1. Nickolaievski Soldat 6:56
2. Freud 4:02
The Manufacture of Tangled Ivory
3.excerpt: Part I 5:34
4.excerpt: Part II 4:54
5. Four Roses 5:51
6. Blue Serge 3:26
7. Brawl 10:14
sampling keyboards ANNIE GOSFIELD (tracks 1,2,3,4,5,6)
electric guitar ROGER KLEIER (tracks 1,2,3,4)
drums and percussion CHRISTINE BARD (tracks 1,4)
percussion JIM PUGLIESE (tracks 1,4)
cello TED MOOK (track 5)
ROVA (track 7):
soprano saxophone BRUCE ACKLEY
alto saxophone STEVE ADAMS
tenor saxophone LARRY OCHS
baritone saxophone JON RASKIN
all compositions by ANNIE GOSFIELD except Freud, by ANNIE GOSFIELD and ROGER KLEIER
produced by ANNIE GOSFIELD and ROGER KLEIER
executive producer JOHN ZORN associate producer KAZUNORI SUGIYAMA
Tracks 1-6 recorded during a residency at Harvestworks Studio, New York, in the Winter of 1997 by Leslie Lavelanet. Track 7 recorded at Radical House, San Francisco, California, June 21, 1998 by Myles Boisen.
NOTES ON THE CD
The title Burnt Ivory and Loose Wires was inspired by the image of a ruined piano and slack strings. This group of pieces emphasizes altered and detuned instruments: piano sounds have been prepared, sampled, detuned and manipulated, stringed instruments have been retuned, and saxophones slide to micro-intervals. The work uses both traditional and non-traditional techniques: detuned instruments are contrasted with equal-tempered instruments, and notated scores incorporate improvisation. Although digital sampling is used extensively, everything was performed live (no sequencers) and most of the pieces were recorded live without overdubs.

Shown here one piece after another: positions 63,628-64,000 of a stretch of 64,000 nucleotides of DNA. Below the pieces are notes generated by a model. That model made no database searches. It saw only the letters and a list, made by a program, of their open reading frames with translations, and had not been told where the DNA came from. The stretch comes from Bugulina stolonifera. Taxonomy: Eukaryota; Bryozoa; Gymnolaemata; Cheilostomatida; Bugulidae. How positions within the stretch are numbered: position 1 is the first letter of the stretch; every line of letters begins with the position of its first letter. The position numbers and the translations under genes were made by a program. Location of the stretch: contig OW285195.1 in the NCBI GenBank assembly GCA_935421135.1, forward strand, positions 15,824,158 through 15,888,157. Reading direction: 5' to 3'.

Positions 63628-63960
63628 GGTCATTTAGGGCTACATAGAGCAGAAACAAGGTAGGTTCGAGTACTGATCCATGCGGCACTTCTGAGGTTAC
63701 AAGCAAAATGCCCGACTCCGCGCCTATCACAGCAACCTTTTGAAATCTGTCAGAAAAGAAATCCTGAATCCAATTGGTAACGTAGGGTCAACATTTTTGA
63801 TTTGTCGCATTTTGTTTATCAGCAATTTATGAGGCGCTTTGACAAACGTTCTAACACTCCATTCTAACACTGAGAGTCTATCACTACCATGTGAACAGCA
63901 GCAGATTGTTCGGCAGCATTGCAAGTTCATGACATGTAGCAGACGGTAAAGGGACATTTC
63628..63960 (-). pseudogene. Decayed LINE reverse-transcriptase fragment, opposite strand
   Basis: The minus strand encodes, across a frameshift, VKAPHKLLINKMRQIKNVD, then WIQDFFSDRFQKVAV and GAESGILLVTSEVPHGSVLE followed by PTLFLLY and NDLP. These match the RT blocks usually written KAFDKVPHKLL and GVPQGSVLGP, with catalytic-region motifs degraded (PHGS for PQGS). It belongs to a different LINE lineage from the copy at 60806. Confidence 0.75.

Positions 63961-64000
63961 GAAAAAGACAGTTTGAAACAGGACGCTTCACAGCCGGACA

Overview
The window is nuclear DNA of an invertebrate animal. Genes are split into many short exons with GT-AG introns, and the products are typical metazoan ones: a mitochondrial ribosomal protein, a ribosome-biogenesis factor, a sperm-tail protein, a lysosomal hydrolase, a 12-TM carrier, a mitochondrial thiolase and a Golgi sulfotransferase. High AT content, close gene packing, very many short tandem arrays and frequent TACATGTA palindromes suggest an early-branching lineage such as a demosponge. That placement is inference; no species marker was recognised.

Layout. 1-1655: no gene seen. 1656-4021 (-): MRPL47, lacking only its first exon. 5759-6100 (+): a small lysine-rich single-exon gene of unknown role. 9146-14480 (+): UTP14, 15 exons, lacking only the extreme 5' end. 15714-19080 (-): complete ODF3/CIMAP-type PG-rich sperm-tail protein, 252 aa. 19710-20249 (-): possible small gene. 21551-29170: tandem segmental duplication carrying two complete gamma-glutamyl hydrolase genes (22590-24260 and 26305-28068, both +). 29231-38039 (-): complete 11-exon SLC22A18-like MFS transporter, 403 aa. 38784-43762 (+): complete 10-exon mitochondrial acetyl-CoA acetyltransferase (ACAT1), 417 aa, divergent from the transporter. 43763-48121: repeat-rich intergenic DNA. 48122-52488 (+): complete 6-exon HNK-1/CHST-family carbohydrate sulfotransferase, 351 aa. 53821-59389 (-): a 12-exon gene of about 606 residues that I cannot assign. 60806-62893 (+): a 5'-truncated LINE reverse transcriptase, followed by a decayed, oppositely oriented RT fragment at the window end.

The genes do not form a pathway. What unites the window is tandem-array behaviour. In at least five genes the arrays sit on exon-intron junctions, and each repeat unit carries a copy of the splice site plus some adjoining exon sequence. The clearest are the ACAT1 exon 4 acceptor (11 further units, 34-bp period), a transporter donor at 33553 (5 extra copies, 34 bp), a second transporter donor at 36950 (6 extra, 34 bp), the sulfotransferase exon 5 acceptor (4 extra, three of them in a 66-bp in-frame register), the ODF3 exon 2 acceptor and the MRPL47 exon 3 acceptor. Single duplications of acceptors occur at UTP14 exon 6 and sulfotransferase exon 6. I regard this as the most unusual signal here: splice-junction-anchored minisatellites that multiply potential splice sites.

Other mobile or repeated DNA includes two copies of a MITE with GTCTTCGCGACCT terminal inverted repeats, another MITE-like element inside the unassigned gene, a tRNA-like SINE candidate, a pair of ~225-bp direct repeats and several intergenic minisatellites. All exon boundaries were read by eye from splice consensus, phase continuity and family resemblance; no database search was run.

My fascination with detuned sounds started when I was 14 on a riverboat in New Orleans; the sheer power of a wildly out of tune calliope blasting out Basin Street Blues and Way Down Yonder in New Orleans gave those old standards a new life for me. The same can be said for a brass band in Oaxaca, and for a guitarist named Wichita picking an out of tune version of Wildwood Flower at the Johnny Mack Brown High School, tempering sentimental cliches with a richness only achieved by beating pitches and wild card tunings.
That pieces that incorporate detuned instruments use scales and tunings composed more by ear and random elements than strict microtonal systems. Generally, in the case of acoustic instruments, the tuning has a life of its own, and each individual instrument’s “calamitonality” will become more pronounced by the end of the piece.
This project was produced in part at Harvestworks/Studio PASS through the artist-in-residence program. Brawl was funded in part by the Margaret Fairbank Jory Copying Assistance Program of the American Music Center.